Much of the geopolitics of the 20th century was shaped by the location of energy supplies – the Middle East assumed outsize importance because most of the world’s oil reserves are there. Other countries such as Russia, Angola and Nigeria, along with Venezuela, are also blessed – or cursed – with plentiful oil or gas, or both.
But the geopolitical map that has become so familiar to us is changing, and fast, thanks to the rapid deployment of renewable energy. Because, while not every nation has oil, gas or even coal under its soil, everyone has at least some renewable resources, whether that is wind, solar, geothermal or biomass .
A new report from the International Renewable Energy Agency (IRENA) highlights the way the energy landscape is changing, and the dangers and opportunities that it brings to different countries around the world. A New World: The Geopolitics of the Energy Transformation says that the consequences of the shift from fossil fuels to renewable energy could be as momentous as the switch from biomass to coal and oil two centuries ago.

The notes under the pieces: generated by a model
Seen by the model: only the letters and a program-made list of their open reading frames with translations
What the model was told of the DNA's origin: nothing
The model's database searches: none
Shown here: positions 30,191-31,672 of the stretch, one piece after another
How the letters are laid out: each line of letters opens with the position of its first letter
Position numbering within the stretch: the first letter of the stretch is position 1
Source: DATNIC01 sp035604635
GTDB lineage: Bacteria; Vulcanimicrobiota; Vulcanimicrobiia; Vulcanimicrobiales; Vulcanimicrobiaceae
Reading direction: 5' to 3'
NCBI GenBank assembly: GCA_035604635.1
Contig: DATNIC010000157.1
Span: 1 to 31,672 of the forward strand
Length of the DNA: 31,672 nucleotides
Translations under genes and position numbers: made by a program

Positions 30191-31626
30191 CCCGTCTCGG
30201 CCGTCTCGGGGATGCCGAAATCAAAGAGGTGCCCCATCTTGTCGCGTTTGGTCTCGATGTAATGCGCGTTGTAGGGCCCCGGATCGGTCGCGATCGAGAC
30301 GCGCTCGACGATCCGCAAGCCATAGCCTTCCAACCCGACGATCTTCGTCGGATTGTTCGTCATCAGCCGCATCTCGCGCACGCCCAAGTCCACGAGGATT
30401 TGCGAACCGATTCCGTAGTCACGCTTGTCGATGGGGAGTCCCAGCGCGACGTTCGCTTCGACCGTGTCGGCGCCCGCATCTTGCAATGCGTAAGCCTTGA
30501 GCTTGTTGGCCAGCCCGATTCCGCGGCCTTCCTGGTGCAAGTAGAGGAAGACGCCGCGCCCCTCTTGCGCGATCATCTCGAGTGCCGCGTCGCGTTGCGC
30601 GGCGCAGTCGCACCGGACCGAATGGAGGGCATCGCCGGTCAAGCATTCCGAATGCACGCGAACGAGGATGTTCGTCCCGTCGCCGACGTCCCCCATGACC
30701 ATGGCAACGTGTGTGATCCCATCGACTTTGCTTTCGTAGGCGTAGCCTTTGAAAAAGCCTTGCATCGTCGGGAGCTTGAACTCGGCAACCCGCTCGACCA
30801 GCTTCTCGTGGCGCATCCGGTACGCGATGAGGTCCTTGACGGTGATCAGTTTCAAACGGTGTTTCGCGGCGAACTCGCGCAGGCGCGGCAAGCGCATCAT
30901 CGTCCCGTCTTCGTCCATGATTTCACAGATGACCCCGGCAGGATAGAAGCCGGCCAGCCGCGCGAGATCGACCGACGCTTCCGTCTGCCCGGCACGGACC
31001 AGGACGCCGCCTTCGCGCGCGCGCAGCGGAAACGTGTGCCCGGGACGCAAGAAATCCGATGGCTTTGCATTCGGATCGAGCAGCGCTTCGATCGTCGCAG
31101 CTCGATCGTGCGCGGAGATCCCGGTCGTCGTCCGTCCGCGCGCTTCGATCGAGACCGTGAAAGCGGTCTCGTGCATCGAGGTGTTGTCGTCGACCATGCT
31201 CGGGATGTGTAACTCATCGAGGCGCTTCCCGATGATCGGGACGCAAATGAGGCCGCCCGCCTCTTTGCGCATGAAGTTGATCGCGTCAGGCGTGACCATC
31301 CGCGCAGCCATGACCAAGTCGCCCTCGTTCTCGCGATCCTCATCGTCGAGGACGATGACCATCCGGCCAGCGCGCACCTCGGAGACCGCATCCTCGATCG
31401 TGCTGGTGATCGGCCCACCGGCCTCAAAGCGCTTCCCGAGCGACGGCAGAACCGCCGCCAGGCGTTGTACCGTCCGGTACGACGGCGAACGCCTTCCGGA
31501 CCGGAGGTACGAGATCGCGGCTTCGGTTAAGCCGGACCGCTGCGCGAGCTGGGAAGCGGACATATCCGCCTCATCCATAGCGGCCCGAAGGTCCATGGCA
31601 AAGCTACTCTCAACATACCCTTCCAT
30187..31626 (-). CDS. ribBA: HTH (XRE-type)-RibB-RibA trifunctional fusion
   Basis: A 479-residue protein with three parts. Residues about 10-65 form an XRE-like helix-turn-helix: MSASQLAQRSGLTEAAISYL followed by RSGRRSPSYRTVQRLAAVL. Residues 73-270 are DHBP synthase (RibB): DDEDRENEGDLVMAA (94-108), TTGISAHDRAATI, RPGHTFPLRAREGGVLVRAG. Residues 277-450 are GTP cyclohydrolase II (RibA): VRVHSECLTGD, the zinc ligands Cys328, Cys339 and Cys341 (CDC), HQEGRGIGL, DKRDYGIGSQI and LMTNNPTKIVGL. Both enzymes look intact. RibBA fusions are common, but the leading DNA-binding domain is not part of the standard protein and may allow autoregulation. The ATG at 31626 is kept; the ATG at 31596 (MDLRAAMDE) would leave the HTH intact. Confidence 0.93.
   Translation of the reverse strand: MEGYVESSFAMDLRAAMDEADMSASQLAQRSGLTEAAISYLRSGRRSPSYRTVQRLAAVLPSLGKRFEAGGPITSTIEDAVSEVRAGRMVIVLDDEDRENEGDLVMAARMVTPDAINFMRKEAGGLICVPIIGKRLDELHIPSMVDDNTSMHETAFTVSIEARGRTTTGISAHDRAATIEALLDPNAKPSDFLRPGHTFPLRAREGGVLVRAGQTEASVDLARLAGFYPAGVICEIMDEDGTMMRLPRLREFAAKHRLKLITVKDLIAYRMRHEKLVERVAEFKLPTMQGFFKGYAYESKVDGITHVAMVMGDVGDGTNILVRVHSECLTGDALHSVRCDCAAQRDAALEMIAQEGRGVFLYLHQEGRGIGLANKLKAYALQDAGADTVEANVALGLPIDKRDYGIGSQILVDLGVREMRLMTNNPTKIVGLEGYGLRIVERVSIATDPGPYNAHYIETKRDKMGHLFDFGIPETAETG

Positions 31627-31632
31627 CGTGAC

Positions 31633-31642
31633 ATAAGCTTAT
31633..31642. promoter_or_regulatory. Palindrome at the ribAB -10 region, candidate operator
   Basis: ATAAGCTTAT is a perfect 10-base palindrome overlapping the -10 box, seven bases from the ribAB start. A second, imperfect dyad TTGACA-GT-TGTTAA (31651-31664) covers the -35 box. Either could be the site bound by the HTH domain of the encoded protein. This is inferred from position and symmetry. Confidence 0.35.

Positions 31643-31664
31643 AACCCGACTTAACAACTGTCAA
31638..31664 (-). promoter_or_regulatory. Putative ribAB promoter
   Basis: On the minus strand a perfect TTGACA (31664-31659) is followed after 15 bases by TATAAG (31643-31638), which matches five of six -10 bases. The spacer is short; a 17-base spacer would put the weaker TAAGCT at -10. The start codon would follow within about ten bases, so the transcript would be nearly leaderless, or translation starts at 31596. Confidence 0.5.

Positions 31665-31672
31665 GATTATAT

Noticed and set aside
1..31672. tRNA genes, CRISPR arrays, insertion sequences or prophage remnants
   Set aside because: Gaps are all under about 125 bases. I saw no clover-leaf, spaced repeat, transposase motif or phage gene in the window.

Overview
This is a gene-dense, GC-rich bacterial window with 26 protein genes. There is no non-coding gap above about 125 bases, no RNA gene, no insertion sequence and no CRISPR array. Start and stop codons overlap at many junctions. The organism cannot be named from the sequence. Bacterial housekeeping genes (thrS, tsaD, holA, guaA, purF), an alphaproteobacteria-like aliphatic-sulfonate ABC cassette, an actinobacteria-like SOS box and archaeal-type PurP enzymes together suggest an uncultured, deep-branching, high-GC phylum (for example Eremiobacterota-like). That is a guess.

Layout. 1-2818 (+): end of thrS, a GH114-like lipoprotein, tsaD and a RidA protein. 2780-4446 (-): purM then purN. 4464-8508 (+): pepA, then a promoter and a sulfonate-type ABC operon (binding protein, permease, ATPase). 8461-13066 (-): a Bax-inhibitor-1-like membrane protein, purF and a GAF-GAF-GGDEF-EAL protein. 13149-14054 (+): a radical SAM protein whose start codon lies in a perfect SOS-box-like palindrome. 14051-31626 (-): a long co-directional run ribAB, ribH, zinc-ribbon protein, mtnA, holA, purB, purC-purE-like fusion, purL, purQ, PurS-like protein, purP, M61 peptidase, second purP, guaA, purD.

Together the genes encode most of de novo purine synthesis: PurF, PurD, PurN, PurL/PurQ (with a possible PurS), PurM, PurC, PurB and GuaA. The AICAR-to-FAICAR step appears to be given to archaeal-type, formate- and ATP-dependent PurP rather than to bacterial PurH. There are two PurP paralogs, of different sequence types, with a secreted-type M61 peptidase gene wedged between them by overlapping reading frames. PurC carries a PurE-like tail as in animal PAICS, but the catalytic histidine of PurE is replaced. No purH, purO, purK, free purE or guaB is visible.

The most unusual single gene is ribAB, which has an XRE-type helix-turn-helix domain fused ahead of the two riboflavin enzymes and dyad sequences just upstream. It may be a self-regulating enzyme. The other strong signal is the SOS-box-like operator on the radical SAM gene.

Fossil fuel producers such as Saudi Arabia and Russia will see their influence decline and new energy leaders will emerge, particularly among producers of crucial raw materials such as cobalt, the report’s authors said, while trade relationships will shift and new alliances will emerge.
Oil and gas producers that don’t prepare will find themselves face a significant loss of revenue and even political instability if they don’t act to replace those revenues soon. While some have started on the transition, such as the UAE and Saudi, others such as Venezuela, Angola, Yemen, Iraq and Libya, are likely to struggle to adjust.